Now, what’s in the basket? Whatever you want. If I’m going to give examples, it’s time to introduce “ticker symbols.” This refers to that alphabet soup that scrolls along the bottom of your TV screen on business channels. That scroll resembles a “ticker,” which used to be the method of tracking the market. Tickers were located in the offices of people who needed them, such as stockbrokers or business reporters, and spewed out a tape that contained symbols referring to stocks and the price of the last transaction.
If you already knew about ticker symbols, read on. If you need to know more, go here.
As is explained in the link above, mutual funds and ETFs are traded with ticker symbols just like stocks, but you will seldom see fund symbols scrolled across the bottom of your TV screen.
A beginner who does not know how to pick individual stocks should pick a fund indexed to the general market with a low expense ratio. This is as close as you can get to a “set it and forget it” investment plan. All you have to do is make regular purchases, and for this style of investing market orders work just fine.
The variance in stock prices you get with market orders results over time in “dollar cost averaging.” You hope the price per share goes up over time but, when it dips, you keep buying. The profit you will pay taxes on when you sell (at a much lower rate than on money you worked to earn) is the difference between the average cost of your shares and what you get for them when you sell.
An Index fund that is keyed to the market should bring returns that equal the market.
What does it mean to equal the market? If you put one dollar on one share of the S&P on January 1, 1970 and reinvested all dividends, that buck would have been up to $77.79 last year, less the expense ratio, which ranges from .05% (VOO) to .11% (SPY). Multiply that by how many bucks you could have put in.
Has the S&P had down years? It has, in 1973, 1974, 1977, 1981, 1990, 2000, 2001, 2002 and 2008. There was a major market crash in 1973-74, then the Savings and Loan crisis of 1986-1995, when one-third of the S&Ls went under, and the explosion of the dot-com bubble combined with the economic fallout from 9/11 that trashed 2000-2002.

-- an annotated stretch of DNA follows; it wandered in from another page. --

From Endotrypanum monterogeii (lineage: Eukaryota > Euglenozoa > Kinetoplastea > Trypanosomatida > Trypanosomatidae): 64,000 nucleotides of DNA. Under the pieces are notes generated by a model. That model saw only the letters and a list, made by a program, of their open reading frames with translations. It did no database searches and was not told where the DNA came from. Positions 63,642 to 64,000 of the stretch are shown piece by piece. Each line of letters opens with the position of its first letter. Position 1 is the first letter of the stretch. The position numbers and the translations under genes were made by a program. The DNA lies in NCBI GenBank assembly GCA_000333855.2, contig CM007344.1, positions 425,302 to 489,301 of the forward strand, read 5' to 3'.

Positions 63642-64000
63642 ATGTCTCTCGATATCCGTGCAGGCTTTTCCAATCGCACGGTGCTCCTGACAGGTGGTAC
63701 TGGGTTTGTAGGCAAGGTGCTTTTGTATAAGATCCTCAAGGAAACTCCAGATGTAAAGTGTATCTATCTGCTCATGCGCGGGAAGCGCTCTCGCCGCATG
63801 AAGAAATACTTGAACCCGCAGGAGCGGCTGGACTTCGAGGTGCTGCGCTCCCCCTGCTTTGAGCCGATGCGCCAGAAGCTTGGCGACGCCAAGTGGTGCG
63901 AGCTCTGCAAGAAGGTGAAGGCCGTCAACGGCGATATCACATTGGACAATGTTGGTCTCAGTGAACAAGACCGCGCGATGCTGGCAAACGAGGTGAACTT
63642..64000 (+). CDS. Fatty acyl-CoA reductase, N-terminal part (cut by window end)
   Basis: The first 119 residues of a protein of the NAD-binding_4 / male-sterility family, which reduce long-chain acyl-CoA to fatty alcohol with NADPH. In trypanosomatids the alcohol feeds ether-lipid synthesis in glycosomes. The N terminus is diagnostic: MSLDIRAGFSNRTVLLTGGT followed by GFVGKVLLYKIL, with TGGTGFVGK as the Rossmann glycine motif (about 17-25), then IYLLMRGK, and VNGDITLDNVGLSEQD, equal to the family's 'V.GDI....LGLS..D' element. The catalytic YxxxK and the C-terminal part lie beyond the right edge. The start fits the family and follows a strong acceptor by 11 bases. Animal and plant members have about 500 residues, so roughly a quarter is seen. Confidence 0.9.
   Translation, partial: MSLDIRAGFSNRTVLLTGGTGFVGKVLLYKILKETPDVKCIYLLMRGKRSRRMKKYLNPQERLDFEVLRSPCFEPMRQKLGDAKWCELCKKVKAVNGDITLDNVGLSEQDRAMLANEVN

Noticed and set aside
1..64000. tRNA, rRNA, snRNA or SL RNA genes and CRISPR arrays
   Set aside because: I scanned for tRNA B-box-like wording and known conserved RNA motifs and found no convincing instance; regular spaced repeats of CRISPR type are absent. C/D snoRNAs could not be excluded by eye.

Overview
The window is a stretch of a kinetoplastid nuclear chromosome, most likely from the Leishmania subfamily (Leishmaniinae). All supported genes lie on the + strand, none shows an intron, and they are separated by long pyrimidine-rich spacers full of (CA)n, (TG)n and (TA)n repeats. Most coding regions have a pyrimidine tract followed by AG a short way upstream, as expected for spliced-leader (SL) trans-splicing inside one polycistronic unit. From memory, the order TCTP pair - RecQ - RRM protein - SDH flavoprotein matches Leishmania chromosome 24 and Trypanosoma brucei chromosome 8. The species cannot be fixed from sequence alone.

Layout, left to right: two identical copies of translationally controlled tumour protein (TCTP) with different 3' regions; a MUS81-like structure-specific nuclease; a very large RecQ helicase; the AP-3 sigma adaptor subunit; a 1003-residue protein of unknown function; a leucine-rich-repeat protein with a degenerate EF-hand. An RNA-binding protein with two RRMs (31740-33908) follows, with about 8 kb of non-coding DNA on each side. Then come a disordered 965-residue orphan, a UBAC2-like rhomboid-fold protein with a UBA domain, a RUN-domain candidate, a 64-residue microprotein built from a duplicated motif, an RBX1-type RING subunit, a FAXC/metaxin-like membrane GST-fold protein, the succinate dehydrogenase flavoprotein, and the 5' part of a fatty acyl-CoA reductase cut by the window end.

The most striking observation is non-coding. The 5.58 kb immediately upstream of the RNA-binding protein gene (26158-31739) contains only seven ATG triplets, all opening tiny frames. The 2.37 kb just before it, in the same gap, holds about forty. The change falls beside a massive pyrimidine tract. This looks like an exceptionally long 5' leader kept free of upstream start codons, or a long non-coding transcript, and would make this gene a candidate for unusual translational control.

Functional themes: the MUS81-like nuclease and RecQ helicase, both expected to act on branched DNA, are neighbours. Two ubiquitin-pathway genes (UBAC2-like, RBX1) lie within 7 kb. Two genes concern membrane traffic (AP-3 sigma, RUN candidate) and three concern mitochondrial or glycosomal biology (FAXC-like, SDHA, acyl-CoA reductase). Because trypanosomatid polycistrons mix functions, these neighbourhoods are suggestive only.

The dot-com bubble hit the NASDAQ hardest, because that is the exchange where most tech stocks are traded. The NASDAQ hit an all-time high of 5,408.60 on March 10, 2000. As of August 1, 2014, the NASDAQ is at 4,352.64. So you see, it never recovered from the bubble. Never forget that Wall Street is a casino.
The S&P, unlike the NASDAQ, is dominated by granny stocks that pay dividends, and that’s why it was only in negative territory for nine years out of 43 years we are eyeballing.
Remember, you have neither gained nor lost money until you sell, so what those down years mean is not that the S&P broke your nest-egg, but that you did not dare sell then. This is what I experienced when my 401(k) from my last job was down about 50% in the Great Recession. I did not sell. Two years later, it had come back and I rolled it over into an Individual Retirement Account (IRA) that I could manage, and it has since more than doubled in value as I’ve learned to pick stocks.
You can ride the market with very small investments and still stay diversified by using ETFs. Sharebuilder has a tool that allows you to express your risk tolerance and, based on your expression, will recommend a blend of ETFs that represent a mix of stocks and bonds tailored to not keeping you awake at night worrying about your nest egg. Sharebuilder will then accumulate fractional shares of that basket of ETFs, each of which represents a basket of stocks or bonds. This gives you instant diversification on the cheap.
Next week’s column might be titled “Here Be Dragons!” In it, I intend to go over the things I don’t do in the market because I consider them too risky. Your mileage may vary because your risk tolerance is greater than mine. I also want to discuss some common scams that prey on newbies. On avoiding scams, I assume we will agree without regard to one’s risk-tolerance.